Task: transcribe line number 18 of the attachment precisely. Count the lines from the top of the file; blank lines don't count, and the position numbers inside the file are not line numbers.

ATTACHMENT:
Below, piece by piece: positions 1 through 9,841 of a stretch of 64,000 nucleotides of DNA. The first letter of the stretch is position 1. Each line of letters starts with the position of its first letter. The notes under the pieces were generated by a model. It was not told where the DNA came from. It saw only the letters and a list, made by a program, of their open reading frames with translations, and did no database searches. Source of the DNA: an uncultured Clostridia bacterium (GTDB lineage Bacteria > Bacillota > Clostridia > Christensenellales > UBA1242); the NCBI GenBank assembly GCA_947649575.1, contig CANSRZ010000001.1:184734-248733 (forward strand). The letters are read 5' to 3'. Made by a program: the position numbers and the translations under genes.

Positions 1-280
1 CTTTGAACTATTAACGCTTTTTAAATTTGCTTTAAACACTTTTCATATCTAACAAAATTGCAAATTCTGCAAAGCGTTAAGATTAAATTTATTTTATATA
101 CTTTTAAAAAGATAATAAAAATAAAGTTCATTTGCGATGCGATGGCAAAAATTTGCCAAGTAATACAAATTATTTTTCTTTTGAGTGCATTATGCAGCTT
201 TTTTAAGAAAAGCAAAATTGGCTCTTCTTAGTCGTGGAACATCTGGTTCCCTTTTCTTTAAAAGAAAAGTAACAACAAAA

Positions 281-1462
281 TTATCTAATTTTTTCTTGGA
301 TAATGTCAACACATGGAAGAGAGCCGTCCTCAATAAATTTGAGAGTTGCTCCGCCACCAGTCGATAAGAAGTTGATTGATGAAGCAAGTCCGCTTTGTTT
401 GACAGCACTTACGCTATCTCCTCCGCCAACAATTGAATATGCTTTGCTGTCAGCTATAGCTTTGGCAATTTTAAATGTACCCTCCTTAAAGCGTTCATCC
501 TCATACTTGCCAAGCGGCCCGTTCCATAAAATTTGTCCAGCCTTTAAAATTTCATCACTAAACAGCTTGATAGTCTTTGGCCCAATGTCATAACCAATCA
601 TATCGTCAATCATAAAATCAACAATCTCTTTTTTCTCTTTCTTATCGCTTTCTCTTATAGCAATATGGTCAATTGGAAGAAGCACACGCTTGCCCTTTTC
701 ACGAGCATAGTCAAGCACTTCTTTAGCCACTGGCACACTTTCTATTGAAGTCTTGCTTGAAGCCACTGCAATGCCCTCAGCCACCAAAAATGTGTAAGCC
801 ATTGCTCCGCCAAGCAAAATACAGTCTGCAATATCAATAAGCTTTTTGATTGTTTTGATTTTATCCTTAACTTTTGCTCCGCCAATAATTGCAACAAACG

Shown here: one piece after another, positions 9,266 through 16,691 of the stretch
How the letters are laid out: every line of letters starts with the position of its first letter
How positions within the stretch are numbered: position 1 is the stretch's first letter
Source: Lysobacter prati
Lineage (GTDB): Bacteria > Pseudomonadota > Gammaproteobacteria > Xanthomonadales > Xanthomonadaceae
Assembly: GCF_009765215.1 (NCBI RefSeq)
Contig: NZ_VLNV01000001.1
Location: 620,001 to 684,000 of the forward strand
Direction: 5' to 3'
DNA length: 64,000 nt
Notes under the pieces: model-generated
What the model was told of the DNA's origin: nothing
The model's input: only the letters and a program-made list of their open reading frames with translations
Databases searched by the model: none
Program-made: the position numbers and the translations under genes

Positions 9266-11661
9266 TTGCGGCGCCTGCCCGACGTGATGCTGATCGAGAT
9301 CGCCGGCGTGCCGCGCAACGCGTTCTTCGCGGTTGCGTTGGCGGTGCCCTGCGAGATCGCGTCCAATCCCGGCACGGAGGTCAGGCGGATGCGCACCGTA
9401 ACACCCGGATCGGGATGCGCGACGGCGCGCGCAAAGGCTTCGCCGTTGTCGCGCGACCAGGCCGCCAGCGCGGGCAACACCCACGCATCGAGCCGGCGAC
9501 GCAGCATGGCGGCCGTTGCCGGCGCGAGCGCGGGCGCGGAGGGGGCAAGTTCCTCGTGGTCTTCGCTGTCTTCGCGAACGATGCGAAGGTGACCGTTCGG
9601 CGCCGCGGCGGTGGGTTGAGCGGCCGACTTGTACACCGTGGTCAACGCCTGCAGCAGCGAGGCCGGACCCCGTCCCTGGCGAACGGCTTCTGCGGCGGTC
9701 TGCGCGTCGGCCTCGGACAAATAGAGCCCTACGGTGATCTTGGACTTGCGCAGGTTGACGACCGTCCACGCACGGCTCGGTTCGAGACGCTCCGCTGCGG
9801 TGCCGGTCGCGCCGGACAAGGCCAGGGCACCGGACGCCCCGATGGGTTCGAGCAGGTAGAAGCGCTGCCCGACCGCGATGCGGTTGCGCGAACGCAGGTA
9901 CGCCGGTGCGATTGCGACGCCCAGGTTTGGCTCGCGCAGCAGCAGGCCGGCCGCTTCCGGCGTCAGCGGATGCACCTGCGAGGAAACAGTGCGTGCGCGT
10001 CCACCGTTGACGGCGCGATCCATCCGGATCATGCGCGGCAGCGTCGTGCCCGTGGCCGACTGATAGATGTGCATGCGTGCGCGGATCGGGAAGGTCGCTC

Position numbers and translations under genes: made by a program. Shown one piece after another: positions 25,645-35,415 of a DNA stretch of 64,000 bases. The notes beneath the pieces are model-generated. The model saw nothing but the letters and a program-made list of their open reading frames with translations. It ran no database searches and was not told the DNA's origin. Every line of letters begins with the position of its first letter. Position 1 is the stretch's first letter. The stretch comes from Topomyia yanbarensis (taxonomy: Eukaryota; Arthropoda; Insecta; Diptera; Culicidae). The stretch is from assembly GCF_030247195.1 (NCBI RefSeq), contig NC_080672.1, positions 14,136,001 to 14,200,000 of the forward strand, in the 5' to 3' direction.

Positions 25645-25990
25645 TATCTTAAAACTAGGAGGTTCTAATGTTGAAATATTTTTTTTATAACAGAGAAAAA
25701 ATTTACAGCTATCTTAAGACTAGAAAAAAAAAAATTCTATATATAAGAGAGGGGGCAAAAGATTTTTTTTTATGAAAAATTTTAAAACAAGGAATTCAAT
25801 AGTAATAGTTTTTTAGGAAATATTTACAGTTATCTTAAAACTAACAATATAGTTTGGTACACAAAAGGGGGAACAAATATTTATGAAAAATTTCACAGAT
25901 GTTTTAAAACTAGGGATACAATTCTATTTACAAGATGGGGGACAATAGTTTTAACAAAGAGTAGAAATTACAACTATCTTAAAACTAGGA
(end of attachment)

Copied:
Lineage (GTDB): Bacteria > Pseudomonadota > Gammaproteobacteria > Xanthomonadales > Xanthomonadaceae